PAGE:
Giovanna Baccelli is the name of a portrait by Thomas Gainsborough (1727-1788) of an Italian woman named Giovanna Francesca Antonio Guiseppe Zanerini (1753-1801). She was born in Venice and became a famous dancer in the 18th century. She often performed as a ballerina at the King’s Theatre in London and was at the peak of her career when this painting was completed.
Gainsborough, a man who preferred to paint landscapes but was forced to paint portraits for extended periods of his career to make a living, painted the woman as she appeared during her performances. This particular pose, make-up, and costume were derived from a ballet called “Les Amans Surpris.”
5. The Lady of Shalott – John William Waterhouse
- Date created: 1888
- Dimensions: 183 × 230 centimeters (72 × 91 inches)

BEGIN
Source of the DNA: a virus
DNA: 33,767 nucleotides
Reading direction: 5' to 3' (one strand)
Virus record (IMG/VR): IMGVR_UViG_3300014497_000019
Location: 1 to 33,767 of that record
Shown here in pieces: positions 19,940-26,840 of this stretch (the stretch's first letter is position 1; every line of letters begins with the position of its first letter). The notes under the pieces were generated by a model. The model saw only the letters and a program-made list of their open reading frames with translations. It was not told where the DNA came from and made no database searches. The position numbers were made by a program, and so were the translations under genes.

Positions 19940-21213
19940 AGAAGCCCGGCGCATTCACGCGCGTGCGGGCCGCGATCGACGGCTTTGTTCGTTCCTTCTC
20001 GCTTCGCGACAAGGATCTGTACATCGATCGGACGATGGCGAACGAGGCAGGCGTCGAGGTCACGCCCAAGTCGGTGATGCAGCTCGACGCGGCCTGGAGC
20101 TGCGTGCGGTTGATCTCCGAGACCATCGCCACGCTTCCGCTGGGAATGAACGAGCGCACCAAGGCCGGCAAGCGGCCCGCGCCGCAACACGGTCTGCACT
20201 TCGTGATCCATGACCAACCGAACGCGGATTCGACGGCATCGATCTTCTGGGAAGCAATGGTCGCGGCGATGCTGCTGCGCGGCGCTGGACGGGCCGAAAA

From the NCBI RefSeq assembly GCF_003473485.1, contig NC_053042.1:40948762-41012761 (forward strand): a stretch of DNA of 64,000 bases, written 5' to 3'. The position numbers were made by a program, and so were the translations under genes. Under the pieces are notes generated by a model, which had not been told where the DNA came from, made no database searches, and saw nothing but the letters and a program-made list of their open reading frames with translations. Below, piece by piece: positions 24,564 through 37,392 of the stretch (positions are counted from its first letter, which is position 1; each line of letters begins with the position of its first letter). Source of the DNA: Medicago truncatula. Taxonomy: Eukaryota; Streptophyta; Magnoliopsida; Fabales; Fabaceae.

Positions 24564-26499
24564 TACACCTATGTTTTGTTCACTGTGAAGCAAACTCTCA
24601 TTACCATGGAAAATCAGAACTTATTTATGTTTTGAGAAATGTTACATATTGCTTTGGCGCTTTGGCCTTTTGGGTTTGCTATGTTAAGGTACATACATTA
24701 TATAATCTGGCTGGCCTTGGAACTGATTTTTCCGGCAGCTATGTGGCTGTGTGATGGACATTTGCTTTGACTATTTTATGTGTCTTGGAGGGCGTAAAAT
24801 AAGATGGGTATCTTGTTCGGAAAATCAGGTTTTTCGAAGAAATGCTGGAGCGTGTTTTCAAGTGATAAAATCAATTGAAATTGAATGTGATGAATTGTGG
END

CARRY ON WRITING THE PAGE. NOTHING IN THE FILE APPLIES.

The Lady of Shalott is one of the most famous paintings by Engish artist John William Waterhouse (1849-1917). It’s considered to be the epitome of the Pre-Raphaelite Brotherhood, a group of artists of which Waterhouse was one of the leading figures.
The painting was derived from a poem written in 1832 by Alfred Tennyson, 1st Baron Tennyson (1809-1892). The poem has the same name and the painting depicts the artist’s interpretation of the poem’s ending. The artist’s produced 3 more paintings of this character later in his career.
6. Nocturne: Blue and Gold – Old Battersea Bridge – James McNeill Whistler
- Date created: 1872-1875
- Dimensions: 68.3 × 51.2 centimeters (26.87 × 20.12 inches)
Nocturne: Blue and Gold – Old Battersea Bridge is a rather gloomy painting by American artist James McNeill Whistler (1834-1903). It depicts the old wooden version of the Battersea Bridge, a bridge that crosses the River Thames and connects Chelsea in the north to Battersea in the south.